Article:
Leishmaniose Visceral Canina (LVC) é causada pelo protozoário Leishmania infantum, podendo infectar cães e humanos em várias regiões do Brasil. O presente estudo teve por objetivo realizar a reação de imunofluorescência indireta (RIFI) para analisar os índices de infecção parasitária para L. infantum,Ehrlichia spp., Babesia canis,Toxoplasma gondii e Neospora caninum, em 93 amostras de soro de cães de um assentamento rural no município de Ilha Solteira, SP, Brasil. A taxa de soroprevalência de cães com anticorpos anti-L. infantum, anti-Ehrlichia, anti-B. canis, anti-T. gondii e anti-N. caninum foi de 37,6%, 75,3%, 72%, 47,3% e 6,4%, respectivamente. Pelo exame microscópico direto dos parasitas nos esfregaços de aspirados de linfonodos poplíteos dos cães, a positividade para LVC foi de 26,9%. Pelos exames sorológicos, 17,2% dos cães estavam positivos com um único parasita, 29% com dois, 33% com três, 16,1% com quatro e 1,1% com cinco parasitas. Além disso, 3,2% eram soronegativos para todos os cinco agentes parasitários. A presença de anticorpos aos parasitos em amostras sorológicas confirmam a exposição dos cães às doenças parasitárias nesse assentamento rural. Devido ao potencial risco zoonótico destas doenças, principalmente leishmaniose, erliquiose e toxoplasmose, atenção especial deve ser dada aos programas que objetivam o aprimoramento de testes diagnósticos e de medidas de controle dessas parasitoses.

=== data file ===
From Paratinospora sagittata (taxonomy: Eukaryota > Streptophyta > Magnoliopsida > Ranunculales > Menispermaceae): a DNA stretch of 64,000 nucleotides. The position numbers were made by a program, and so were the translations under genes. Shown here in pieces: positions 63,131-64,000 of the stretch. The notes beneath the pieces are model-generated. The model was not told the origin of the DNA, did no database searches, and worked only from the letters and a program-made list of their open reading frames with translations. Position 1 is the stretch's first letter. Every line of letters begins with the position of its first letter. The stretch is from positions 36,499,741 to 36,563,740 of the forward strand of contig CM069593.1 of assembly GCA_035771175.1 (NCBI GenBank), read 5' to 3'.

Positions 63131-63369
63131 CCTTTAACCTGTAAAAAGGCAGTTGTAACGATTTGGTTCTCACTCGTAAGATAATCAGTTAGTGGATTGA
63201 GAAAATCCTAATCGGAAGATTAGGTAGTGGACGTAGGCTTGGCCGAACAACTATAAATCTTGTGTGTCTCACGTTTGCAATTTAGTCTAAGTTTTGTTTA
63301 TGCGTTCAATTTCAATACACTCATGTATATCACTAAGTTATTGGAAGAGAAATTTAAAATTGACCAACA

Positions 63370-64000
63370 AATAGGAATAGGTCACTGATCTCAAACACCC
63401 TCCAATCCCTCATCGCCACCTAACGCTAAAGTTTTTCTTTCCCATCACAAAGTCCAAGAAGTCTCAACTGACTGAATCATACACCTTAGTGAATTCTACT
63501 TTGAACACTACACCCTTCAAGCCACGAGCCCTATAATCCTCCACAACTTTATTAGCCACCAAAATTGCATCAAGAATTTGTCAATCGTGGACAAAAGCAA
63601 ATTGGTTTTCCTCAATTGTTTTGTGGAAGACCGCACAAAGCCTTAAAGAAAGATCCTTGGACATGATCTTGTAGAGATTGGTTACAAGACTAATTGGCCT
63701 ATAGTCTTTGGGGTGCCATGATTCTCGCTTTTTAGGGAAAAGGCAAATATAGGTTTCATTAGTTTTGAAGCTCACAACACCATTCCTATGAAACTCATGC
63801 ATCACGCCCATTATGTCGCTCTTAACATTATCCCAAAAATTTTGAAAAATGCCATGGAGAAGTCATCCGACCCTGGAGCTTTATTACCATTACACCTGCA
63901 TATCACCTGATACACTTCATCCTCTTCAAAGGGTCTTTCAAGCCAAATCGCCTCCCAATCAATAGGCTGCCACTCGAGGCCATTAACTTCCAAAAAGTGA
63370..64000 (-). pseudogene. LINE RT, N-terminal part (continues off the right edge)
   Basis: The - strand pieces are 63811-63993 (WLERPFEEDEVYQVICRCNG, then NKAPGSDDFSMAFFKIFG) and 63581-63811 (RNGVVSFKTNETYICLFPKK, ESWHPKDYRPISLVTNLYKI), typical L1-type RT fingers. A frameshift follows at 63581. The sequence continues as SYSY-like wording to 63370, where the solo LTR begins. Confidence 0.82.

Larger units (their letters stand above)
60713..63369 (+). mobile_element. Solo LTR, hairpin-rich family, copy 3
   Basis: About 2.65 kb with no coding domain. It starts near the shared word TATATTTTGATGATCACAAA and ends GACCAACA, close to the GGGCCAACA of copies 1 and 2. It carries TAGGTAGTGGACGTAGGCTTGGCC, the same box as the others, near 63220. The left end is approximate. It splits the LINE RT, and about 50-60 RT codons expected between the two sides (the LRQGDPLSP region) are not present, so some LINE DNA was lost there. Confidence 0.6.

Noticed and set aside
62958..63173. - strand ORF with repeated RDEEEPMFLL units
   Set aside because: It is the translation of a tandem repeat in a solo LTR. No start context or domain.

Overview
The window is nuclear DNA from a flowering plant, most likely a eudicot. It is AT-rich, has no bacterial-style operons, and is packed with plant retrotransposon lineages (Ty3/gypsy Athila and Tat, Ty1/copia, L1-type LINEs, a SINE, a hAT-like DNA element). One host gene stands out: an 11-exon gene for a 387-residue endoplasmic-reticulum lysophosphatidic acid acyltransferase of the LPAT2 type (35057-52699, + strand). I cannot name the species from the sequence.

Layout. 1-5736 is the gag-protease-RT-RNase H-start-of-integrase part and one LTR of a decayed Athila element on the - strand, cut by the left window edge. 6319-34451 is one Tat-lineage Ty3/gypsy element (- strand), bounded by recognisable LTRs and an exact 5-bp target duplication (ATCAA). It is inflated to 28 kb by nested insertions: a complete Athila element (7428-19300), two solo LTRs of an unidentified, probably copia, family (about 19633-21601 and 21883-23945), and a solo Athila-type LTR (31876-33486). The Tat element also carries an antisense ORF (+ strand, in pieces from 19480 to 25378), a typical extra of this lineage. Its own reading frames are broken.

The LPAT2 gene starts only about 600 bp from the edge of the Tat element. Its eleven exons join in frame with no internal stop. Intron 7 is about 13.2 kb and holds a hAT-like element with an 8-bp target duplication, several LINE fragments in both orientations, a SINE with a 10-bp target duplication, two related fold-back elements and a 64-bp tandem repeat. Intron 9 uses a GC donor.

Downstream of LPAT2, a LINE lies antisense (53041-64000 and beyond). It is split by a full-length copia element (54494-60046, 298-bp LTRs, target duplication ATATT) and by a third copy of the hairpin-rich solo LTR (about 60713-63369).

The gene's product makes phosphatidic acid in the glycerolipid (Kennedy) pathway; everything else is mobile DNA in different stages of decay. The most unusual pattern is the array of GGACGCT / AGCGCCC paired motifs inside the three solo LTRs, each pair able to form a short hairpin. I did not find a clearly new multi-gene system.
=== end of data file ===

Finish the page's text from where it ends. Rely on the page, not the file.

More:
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          Most cited references 46

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          Leishmaniasis: current situation and new perspectives.

           P Desjeux (2004)